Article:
The narrator of the poem begins by describing a damaged stone wall "wrecked by fate". The old houses around it are falling apart, their roofs are caving in, their towers are crumbling, their gates are broken, and frost clings to the mortar.
The unnamed craftsmen who built these structures over a hundred generations ago are now buried in the ground. The surviving walls have outlived the inhabitants of many kingdoms. The structures have withstood violent storms even when the main gate gave way to nature's fury.
A craftsman used his determination and intellect to build this city. He used metal rods to create a strong foundation. The narrator describes the man's technique as a "marvel". When it was complete, the city boasted majestic halls and numerous bathhouses. The mead hall was always filled with the loud and boisterous clamor of the military men. Soon, though, fate altered the course of this thriving metropolis.
The plague ravaged the population, and even the strongest men could not withstand the pestilence. The city builders and warriors perished alike, leaving empty ramparts throughout the city. Without the human resources necessary to maintain it, the city fell into decay.
Now, the poem continues, the courts are crumbling and tiles are falling off the arches. The proud city where men dressed in gold, their cheeks red with wine, would lavishly celebrate their wealth has since been reduced to piles of stone.
The courts were made of stone and heated baths surrounded by walls. The poem's last few discernable fragments could indicate that the baths somehow connect to the city's noble inhabitants, but it is unclear.
This short poem is incomplete in its present form because the manuscript was partially destroyed by a fire (legend has it that that a branding iron fell upon the codex when it was facedown). However, it is still a clear testament to the lyrical beauty of Old English poetry. Author and literary critic Kevin Crossley-Holland describes "The Ruin" as "an antiquarian's delight", conveying the message that "everything man-made will perish, and that there is no withstanding the passing years." He does not find the poem depressing, but rather, he believes that it inspires "admiration and celebration." Indeed, while it has some similarities with other Anglo-Saxon pieces, "The Ruin" contains no evocation of suffering, anguish, or exile.
In "The Ruin", the narrator describes what he sees before him: a ruined, empty city which is just a shell of its former glory. It is clear that time has ravaged this place, but that the true catalyst to its destruction was the plague that killed nearly all of its inhabitants, including the strongest men. The narrator conjures up vivid images of the loud revelry that used to emanate from the mead hall, where gold-clad soldiers would toast their wealth. Unfortunately, as the narrator notes, their hardiness was no match for the power of nature. Even after the plague, nature's forces continued to bear down upon the city with furious storms. However, some of the walls have lasted for several generations. It was common for Anglo-Saxon writers to focus their work the ravages of nature like disease, intemperate weather, and the destruction of crops. Sometimes, they would invent a character that embodied nature's threat, like Grendel in Beowulf. The "Ruin" also expresses the belief, similar to that in "Deor", that all things pass in time. People will always die and buildings will decay because time will keep marching forward.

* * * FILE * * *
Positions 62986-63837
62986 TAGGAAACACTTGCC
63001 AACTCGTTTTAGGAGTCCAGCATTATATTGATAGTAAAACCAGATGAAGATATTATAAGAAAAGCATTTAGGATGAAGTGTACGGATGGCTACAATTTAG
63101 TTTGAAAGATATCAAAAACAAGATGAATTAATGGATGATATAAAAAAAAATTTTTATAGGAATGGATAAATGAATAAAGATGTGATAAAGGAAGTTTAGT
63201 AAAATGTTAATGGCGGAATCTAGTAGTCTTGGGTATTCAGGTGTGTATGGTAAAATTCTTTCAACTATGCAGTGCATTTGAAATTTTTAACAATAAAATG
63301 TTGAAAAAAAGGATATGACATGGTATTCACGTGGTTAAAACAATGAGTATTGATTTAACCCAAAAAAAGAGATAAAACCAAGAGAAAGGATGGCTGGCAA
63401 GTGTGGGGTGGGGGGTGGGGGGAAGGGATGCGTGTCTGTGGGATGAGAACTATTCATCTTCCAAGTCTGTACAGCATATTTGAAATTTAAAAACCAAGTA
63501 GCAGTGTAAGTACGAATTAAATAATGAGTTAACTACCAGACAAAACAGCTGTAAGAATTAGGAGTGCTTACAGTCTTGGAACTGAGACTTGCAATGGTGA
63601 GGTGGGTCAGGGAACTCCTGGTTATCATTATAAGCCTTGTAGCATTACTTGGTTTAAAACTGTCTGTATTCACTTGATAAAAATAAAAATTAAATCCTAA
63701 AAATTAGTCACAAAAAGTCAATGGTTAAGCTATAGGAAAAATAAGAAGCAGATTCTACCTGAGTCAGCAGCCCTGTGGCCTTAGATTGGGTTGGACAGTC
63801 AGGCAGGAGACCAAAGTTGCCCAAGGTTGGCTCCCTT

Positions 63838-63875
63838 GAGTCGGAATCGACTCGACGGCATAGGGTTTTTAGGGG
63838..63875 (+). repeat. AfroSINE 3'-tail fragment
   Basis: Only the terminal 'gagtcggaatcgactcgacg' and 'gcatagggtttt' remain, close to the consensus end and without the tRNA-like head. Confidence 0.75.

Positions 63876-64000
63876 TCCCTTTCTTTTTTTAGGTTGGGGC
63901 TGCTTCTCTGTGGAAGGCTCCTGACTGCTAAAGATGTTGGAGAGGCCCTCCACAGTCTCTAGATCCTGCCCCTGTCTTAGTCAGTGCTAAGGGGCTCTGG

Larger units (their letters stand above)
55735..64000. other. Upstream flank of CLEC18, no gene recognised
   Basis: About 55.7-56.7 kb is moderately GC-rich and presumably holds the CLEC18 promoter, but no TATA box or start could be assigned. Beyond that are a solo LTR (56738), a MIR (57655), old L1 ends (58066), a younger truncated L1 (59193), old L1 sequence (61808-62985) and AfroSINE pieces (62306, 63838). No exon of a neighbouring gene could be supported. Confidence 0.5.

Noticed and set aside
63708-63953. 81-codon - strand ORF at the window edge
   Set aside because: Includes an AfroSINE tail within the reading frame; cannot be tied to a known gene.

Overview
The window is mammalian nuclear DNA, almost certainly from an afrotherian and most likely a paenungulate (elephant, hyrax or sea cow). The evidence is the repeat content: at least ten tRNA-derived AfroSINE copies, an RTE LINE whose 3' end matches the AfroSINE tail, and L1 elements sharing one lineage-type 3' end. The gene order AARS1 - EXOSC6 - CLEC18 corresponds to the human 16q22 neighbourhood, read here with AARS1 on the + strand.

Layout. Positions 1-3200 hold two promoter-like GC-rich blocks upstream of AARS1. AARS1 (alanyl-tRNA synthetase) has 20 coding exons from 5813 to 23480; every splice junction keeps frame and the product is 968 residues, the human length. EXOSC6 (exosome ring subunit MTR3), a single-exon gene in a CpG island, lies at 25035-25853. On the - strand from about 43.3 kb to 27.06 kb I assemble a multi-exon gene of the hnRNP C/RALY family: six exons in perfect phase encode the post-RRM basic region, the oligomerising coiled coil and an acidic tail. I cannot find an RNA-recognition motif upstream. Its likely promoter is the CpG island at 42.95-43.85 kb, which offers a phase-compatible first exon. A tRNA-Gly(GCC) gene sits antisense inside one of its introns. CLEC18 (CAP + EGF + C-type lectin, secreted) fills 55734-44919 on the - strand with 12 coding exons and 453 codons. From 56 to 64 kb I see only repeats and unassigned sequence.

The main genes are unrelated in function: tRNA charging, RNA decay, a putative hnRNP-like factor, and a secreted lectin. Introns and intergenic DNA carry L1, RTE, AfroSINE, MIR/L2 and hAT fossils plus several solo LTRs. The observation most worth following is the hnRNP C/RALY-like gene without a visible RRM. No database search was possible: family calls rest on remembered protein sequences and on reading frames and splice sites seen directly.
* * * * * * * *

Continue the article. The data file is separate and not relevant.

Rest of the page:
Most scholars believe that the titular ruins are in the present-day city of Bath. During the time of the poem's composition, however, Bath was the Roman city of Aquae Sulis. Like the poem describes, Aquae Sulis was surrounded by outer walls and had bathhouses, grand temples, and halls. If the poet was indeed describing Aquae Sulis/Bath, then the poem may date from the Mid-Seventh century, when King Oswic of Hwicce controlled the area.
Scholar Stephen J. Herben believes that the poet was writing about The Roman Wall. Many critics claim that Bath is the only location in England that possesses the characteristics described in the poem, but Herben suggests that Hadrian's Wall and the "associated complex of Roman settlements, Corstopitum, Chesters, Housesteads, and the like" also fit the description. The first twenty-five lines of the poem allude to towers, battlements, bathing houses, and banqueting halls, all of which are present at Hadrian's Wall. Additionally, Herben notes that treasure mentioned in the poem dovetails nicely with the real treasure that was distributed around Hadrian's Wall and the surrounding areas.
As for the hot water, Herben believes that it represents the aqueducts at Halton Chesters. The lines of the poem do not specifically say that the water was issued from the earth; "they may more justly be taken to mean that the heated water was run copiously into the baths." Herben's short article promoting "The Ruin" as Hadrian's Wall is merely one theory, but it helps reinforce the fact that many of the Anglo-Saxon poems are complex, inscrutable, and ambiguous in their meaning and that modern readers may never truly understand their intended meaning.